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  • Dut: Zeenaalden (grote zeenaald, kleine zeenaald, adderzeenaald trompetterzeenaald)
  • Lat: Syngnathus acus, Syngnathus rostellatus spp. / Nerophis spp. / Entelurus aequoreus / Syngnathus typhlespp.
  • Eng: Pipefish (narrow-snouted pipefishNilsson's pipefish, snake pipefish)
  • Ger: Grasnadel, Seenadel, Schlangennadel
  • Dan: Tangnil
Pipefish, Ecomare


Two species of pipefish are commonly found in the tidal regions and the coastal water: the great pipefish (up to 50 centimeters) and the lesser pipefish (up to 20 centimeters). The great pipefish is more common, mostly found in deep channels of tidal regions. Pipefish live primarily between seaweed and eelgrass, and therefore swim in pools on overgrown sea dikes and breakwaters. They suck up small crustaceans and fish larvae. Pipefish care for their brood: the males carry the eggs and the larvae (in June and July) in their brood-pouch.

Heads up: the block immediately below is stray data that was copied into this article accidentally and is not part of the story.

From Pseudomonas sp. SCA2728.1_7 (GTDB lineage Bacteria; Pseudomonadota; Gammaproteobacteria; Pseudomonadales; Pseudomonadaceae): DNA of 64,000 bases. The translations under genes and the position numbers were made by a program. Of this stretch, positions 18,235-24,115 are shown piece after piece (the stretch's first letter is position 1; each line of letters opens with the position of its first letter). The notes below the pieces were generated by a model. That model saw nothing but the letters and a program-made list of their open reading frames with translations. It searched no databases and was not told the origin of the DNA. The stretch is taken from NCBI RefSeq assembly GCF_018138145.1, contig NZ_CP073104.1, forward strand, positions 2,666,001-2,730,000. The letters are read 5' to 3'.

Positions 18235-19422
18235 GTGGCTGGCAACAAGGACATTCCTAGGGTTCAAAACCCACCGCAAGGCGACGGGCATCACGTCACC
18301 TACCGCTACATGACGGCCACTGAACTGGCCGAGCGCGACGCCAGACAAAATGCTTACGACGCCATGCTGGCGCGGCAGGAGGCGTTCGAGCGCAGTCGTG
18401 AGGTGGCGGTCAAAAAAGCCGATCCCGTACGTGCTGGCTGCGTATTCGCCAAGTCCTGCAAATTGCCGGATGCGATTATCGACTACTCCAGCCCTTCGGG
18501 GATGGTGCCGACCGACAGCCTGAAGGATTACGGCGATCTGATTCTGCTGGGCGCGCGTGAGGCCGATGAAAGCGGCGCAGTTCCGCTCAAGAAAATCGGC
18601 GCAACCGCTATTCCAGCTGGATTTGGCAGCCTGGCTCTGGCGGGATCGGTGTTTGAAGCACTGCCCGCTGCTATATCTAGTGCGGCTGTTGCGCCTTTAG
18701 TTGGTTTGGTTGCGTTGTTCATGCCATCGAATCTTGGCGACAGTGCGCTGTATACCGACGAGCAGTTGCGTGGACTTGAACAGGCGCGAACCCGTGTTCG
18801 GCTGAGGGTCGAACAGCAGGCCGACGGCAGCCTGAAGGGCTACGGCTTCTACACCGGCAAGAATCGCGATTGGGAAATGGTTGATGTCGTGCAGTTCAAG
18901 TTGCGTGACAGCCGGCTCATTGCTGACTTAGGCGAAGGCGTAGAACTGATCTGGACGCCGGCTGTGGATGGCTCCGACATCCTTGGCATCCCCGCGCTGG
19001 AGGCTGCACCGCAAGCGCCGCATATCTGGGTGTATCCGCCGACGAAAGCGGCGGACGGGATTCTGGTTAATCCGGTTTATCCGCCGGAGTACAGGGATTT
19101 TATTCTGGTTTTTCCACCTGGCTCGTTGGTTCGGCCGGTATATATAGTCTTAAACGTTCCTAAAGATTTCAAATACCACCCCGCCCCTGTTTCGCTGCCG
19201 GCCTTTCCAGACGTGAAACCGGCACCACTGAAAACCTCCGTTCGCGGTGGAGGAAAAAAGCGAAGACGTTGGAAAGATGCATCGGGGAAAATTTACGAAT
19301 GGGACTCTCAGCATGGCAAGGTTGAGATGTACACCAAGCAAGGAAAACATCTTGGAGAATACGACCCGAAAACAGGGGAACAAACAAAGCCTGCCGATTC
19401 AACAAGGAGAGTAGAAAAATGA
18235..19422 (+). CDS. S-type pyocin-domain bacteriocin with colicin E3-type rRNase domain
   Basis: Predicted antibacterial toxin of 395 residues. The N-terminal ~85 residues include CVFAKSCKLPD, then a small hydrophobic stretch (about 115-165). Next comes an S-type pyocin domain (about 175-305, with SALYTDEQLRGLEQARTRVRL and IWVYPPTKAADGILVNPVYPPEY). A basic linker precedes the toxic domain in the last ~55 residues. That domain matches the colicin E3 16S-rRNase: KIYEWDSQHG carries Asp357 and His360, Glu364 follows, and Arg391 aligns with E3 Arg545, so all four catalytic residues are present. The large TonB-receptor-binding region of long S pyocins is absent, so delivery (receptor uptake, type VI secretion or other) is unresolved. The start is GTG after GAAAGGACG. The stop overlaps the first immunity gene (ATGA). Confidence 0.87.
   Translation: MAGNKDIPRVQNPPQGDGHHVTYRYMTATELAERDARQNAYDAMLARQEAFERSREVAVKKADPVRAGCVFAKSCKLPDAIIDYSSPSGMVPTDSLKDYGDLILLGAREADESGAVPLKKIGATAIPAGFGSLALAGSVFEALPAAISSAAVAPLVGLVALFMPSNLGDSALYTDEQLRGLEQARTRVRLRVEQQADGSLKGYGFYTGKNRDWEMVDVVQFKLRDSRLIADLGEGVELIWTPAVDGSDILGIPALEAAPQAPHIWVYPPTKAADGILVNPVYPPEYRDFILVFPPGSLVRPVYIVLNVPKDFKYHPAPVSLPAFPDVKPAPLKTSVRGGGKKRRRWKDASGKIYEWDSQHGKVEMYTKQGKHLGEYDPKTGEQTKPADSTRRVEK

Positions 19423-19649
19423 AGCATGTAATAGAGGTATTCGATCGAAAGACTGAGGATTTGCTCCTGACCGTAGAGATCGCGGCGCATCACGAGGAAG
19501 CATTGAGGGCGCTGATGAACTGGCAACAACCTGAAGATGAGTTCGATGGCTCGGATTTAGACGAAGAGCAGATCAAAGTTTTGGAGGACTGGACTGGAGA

• Other pipefish
    Snake pipefish, Ecomare

    The snake pipefish used to be rare in the North Sea but has been increasing spectacularly in numbers. Sea birds along the English-Scottish rocky coasts even use dried specimen as nest material. One is caught in the Wadden Sea every once in awhile. The deep-snouted or broad-nosed pipefish disappeared from the Wadden Sea together with the eelgrass in the 1930s.

  • Distribution
    Distribution of pipefish, Ecomare